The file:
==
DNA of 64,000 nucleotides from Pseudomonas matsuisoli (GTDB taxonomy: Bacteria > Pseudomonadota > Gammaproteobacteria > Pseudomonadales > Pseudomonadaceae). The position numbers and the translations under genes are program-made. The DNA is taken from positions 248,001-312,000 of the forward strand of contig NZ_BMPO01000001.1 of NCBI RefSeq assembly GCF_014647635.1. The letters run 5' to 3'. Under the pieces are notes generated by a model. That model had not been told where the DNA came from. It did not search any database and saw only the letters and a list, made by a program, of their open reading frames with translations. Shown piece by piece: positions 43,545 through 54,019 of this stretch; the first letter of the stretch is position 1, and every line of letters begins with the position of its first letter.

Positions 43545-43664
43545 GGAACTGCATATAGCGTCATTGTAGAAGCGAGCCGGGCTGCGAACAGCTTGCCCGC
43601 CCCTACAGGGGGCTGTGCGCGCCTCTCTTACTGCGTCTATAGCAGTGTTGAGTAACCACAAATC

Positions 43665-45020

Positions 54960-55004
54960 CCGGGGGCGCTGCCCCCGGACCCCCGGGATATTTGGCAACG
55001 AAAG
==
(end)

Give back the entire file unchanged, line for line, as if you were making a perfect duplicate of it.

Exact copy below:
DNA of 64,000 nucleotides from Pseudomonas matsuisoli (GTDB taxonomy: Bacteria > Pseudomonadota > Gammaproteobacteria > Pseudomonadales > Pseudomonadaceae). The position numbers and the translations under genes are program-made. The DNA is taken from positions 248,001-312,000 of the forward strand of contig NZ_BMPO01000001.1 of NCBI RefSeq assembly GCF_014647635.1. The letters run 5' to 3'. Under the pieces are notes generated by a model. That model had not been told where the DNA came from. It did not search any database and saw only the letters and a list, made by a program, of their open reading frames with translations. Shown piece by piece: positions 43,545 through 54,019 of this stretch; the first letter of the stretch is position 1, and every line of letters begins with the position of its first letter.

Positions 43545-43664
43545 GGAACTGCATATAGCGTCATTGTAGAAGCGAGCCGGGCTGCGAACAGCTTGCCCGC
43601 CCCTACAGGGGGCTGTGCGCGCCTCTCTTACTGCGTCTATAGCAGTGTTGAGTAACCACAAATC

Positions 43665-45020

Positions 54960-55004
54960 CCGGGGGCGCTGCCCCCGGACCCCCGGGATATTTGGCAACG
55001 AAAG